• Use only the notes that interest you. The notes are included to assist you, and to be there as a reference when you need them. They speak to many levels of interest, so you will not be interested in all the notes all the time. Just follow your own interests, which will grow as your understanding grows. The notes are not intended to be read all at one time as you are reading the New Testament text. But when you desire, the notes will enable you to study a Greek word by looking up and comparing all its uses, for example.
  • Use the GK numbers to access other tools. Since the study of the meaning and usage of Greek words is so highly profitable in understanding the New Testament, the Greek word numbers (GK numbers, based on the Goodrick and Kohlenberger numbering system) for each Greek word have been included in the word notes. The reader with no knowledge of Greek can use these word numbers to directly access Kohlenberger’s Greek-English Concordance to the New Testament (this is often more convenient than looking up the verses one by one), Verbrugge’s The NIV Theological Dictionary of New Testament Words (this provides a full view of the meaning and usage of significant Greek words), and other tools using this numbering system. The New Testament TransLine will serve you well as the starting point for your studies.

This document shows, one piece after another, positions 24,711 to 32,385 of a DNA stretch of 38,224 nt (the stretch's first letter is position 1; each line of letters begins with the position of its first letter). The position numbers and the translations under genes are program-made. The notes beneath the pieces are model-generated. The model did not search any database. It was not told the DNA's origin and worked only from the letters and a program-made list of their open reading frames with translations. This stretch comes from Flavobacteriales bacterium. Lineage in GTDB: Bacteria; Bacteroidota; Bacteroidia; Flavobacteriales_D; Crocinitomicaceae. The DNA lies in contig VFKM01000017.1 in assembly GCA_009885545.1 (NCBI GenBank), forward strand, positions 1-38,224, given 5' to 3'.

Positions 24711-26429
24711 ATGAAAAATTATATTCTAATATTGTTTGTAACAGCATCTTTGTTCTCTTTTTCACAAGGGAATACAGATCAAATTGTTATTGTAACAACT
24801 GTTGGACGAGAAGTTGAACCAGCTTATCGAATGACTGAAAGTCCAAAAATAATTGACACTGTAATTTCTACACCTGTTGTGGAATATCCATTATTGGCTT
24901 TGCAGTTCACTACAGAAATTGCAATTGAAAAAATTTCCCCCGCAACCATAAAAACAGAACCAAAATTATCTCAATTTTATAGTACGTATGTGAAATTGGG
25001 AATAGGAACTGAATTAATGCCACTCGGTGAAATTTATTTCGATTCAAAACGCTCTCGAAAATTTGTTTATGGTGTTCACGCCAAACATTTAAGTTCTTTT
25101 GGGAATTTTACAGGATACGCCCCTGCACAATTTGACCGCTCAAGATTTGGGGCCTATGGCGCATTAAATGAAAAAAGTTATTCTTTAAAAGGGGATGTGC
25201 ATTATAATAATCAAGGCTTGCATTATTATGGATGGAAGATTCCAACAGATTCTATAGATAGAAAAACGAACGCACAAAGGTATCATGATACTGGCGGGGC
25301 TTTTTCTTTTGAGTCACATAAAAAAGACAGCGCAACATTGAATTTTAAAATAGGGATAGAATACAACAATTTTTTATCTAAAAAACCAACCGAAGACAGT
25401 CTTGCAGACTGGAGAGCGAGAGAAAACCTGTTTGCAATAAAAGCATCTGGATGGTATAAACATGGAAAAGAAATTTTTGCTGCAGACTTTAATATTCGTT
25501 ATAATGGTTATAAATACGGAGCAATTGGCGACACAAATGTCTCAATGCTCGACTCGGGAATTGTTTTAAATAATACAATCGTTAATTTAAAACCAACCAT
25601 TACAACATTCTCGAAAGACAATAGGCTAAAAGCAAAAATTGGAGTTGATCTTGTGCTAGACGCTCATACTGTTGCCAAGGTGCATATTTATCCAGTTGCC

• Reference numbers and letters. The small number after a word links you to the corresponding note on the facing page. The small letter after a word links this word to the cross references at the bottom of the facing page. This cross reference links you to the note on this Greek word in the New Testament TransLine. Look for the same English word at the cross reference noted, although the form may be different. For example, if you are looking for “doing” in 1 Jn 3:9, the form at the cross reference may be “doing”, “does”, “did”, “do”, or “done”. If the English rendering at the cross reference is not the same, then the word to look for is provided after the cross reference. For example, on “appeared” in Mt 1:20, look for a form of “shine” in Phil 2:15.